Everyone deserves access to clean air, water and food. Worries over pollution, endangered species and climate change can feel overwhelming. However, there are a lot of small changes that can make a positive impact on our lives and Mother Earth. Here are eight ways to nurture nature and each other.

Park City’s Recycle Utah curbside pick-up, educational programs and robust local operation make recycling a no-brainer. Other companies like Jeff Jewett’s “Spring Back Mattress” diverts mattresses and box springs from landfills, manually deconstructing and recycling 90% of the components.

While Utah’s climate poses challenges for gardeners, supporting Utah’s micro-growers like Copper Moose Farms, seasonal farmers’ markets, and Summit Community Gardens creates a vigorous, and very delicious farm-to-table experience. Learn to “put up” summer produce for year-round goodness and healthy eating.

Yard sales are great for cleaning out your garage or finding lost treasures—they also initiate interactions with new neighbors, a practice that is proven to lift moods. Give castoff items a new life and discover latent talents by creating art and sculpture from found objects.

Headlines about global insect declines, impending extinction of one million species worldwide and three billion fewer North American birds are bleak. “Some simple steps like planting a pollinator garden or replacing non-native with native plants are important because they will attract more native insects, which attract more native birds, and ultimately wildlife,” says Swaner EcoCenter’s Nell Larson.

“Nature Deficit Disorder, the effects of spending less time in nature, combined with our increasing pace and disengagement between people, has profound implications for our well-being and the health of the Earth,” says author Richard Louv. Numerous studies, including one by University of Illinois, showed that exposure to natural settings improved the ability to cope with stress and adversity.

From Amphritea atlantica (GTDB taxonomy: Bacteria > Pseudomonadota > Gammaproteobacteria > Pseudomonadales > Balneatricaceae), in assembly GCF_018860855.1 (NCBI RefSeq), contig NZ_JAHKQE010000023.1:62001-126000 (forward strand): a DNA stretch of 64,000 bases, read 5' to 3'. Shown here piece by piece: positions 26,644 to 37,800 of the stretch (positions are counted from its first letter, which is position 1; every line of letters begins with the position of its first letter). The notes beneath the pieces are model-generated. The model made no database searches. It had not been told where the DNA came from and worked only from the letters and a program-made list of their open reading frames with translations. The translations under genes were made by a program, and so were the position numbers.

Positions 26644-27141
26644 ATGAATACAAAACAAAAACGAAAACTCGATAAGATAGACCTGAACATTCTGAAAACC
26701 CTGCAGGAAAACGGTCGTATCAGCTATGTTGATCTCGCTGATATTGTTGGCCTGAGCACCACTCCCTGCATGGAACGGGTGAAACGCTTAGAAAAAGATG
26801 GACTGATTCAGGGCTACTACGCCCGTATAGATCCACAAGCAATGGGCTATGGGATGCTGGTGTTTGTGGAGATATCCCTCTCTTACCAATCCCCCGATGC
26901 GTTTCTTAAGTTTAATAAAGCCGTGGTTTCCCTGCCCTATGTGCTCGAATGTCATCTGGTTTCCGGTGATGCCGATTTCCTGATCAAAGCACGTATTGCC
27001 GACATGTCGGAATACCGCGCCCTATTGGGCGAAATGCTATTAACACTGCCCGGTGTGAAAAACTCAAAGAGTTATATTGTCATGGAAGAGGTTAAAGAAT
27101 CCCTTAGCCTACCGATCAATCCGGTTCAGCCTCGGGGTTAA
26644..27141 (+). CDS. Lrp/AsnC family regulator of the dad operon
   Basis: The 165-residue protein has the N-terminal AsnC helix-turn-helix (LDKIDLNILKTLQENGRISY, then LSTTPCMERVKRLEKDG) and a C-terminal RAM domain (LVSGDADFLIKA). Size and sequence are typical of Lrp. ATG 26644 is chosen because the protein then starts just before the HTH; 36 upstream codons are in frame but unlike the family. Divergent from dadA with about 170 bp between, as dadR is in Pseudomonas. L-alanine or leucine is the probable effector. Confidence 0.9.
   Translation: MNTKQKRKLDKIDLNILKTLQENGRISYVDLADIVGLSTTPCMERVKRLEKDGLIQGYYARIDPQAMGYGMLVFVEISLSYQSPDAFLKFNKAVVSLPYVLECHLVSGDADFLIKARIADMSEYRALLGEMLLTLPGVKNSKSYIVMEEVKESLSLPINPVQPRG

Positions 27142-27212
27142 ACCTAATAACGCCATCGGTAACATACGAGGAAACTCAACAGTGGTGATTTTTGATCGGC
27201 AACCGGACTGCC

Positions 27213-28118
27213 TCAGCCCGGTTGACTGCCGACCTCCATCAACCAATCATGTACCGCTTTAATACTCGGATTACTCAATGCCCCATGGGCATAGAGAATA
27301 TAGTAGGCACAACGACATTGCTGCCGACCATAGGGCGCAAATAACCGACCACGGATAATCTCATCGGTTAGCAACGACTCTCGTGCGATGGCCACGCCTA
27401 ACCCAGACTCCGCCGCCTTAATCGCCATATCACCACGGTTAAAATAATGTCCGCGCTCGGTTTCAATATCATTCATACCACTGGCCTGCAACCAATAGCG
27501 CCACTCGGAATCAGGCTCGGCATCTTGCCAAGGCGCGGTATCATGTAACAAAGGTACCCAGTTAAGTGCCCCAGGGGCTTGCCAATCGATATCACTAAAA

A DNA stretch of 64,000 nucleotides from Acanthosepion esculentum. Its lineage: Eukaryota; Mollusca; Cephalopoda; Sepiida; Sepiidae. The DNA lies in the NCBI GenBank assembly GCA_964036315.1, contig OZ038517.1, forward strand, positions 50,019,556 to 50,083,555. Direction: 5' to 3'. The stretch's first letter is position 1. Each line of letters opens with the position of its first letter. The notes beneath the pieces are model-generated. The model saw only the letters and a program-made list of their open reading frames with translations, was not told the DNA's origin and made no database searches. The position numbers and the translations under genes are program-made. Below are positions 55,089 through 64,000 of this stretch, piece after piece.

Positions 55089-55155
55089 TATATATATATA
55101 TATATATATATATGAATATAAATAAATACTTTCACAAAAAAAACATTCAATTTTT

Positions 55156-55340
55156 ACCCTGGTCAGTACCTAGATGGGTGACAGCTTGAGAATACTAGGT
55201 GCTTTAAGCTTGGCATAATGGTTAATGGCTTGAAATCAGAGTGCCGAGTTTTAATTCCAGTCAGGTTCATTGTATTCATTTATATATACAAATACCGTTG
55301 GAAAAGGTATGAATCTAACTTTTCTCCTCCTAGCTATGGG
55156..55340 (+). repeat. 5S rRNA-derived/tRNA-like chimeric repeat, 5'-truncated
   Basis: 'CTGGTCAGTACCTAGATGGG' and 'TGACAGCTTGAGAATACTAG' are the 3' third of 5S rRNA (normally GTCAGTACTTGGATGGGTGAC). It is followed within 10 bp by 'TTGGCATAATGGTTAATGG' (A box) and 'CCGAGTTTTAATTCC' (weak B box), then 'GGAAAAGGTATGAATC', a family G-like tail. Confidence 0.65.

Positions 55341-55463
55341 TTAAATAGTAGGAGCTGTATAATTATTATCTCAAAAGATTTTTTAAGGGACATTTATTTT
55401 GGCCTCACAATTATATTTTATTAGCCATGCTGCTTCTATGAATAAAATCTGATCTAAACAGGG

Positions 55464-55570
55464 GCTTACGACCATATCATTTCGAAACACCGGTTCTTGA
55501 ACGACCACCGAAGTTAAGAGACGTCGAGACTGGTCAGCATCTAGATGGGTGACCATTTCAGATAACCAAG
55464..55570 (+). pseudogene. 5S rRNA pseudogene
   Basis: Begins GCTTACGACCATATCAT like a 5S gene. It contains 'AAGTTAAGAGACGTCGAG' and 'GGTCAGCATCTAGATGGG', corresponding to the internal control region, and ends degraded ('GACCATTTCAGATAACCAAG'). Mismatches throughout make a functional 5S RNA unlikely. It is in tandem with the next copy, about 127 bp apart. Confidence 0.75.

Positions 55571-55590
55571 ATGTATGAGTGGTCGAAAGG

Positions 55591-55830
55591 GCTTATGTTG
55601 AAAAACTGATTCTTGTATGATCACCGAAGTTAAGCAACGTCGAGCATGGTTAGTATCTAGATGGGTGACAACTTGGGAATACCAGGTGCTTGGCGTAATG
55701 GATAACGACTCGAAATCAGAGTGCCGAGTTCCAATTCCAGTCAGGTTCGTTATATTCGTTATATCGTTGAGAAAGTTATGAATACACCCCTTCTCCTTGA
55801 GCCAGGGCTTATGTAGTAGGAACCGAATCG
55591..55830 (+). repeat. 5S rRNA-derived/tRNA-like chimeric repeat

Just breathe. Unplug your computer, get off your phone, take the buds out of your ears, and enjoy the practice of quiet contemplation. Research shows that meditation can control anxiety, reduce stress and stress-related conditions like PSTD and fibromyalgia. It can also lead to a more positive outlook on life.

Relationships have an impact on overall wellness, positively affecting mental, physical and emotional health and increasing life expectancy. While COVID-19, distance and other factors can hamper social gatherings, luckily tools like Zoom meetings, telephone calls, emails and old-fashioned pen and paper keep us connected.

Lending a hand to nonprofits like the Swaner EcoCenter, Summit Community Gardens, Recycle Utah, Mountain Trails Foundation, or any cause close to your heart not only enriches our environment, but focuses energy on areas where you can actually make a difference in your life and the lives of others.